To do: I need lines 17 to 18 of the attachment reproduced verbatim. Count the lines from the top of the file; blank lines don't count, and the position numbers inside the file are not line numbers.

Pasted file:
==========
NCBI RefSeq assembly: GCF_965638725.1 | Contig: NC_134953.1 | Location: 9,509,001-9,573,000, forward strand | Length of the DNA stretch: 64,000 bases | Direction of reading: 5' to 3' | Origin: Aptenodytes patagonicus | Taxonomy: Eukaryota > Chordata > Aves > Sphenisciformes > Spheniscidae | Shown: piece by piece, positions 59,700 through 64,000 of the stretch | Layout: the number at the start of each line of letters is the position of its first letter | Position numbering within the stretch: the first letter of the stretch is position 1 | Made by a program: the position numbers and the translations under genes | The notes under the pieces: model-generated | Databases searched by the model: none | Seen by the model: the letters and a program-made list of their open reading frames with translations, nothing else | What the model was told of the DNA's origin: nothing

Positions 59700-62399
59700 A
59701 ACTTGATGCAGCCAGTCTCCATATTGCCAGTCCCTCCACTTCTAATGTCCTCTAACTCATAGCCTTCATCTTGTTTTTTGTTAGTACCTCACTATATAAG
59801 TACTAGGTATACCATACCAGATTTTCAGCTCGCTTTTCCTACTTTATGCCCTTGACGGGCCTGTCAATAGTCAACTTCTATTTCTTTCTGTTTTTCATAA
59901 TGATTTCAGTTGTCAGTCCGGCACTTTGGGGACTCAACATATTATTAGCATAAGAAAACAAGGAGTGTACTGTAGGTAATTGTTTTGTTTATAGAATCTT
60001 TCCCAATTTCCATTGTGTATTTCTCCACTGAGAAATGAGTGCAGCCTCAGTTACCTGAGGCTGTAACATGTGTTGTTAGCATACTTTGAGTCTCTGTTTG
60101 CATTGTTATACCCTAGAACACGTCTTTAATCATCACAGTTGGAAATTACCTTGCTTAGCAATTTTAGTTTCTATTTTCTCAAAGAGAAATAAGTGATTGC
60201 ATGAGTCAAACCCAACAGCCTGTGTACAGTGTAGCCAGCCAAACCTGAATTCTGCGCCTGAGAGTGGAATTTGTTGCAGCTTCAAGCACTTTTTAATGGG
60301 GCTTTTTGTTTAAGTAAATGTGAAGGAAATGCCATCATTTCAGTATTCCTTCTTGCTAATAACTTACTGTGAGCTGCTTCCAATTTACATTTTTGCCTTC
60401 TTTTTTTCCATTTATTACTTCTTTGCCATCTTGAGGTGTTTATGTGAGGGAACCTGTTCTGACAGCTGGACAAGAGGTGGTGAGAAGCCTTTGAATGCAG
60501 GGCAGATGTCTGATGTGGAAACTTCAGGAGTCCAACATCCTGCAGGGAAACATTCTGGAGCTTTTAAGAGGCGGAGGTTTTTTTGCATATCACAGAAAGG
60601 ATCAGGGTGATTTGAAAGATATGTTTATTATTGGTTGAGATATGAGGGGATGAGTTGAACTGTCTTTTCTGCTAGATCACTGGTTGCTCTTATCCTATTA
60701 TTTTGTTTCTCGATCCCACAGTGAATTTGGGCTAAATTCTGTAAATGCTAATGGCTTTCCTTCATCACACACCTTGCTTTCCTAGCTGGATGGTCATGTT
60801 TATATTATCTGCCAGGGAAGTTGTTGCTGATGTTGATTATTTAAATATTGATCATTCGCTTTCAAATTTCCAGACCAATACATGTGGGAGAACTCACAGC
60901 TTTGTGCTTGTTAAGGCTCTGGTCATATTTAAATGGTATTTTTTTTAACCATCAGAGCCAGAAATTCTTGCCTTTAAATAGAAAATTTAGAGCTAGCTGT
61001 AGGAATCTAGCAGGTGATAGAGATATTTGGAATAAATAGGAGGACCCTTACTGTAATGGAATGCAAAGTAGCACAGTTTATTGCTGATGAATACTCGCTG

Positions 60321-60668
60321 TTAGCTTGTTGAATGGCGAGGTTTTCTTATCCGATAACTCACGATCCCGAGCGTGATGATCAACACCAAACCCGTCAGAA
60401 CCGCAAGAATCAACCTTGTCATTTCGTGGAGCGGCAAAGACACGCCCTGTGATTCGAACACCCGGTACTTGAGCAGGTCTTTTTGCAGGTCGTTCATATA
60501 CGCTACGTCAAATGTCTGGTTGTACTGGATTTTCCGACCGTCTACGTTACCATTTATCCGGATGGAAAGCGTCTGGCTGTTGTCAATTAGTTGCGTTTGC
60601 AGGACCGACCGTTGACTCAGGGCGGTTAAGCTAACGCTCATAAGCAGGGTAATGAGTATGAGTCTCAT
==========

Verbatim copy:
61001 AGGAATCTAGCAGGTGATAGAGATATTTGGAATAAATAGGAGGACCCTTACTGTAATGGAATGCAAAGTAGCACAGTTTATTGCTGATGAATACTCGCTG

Positions 60321-60668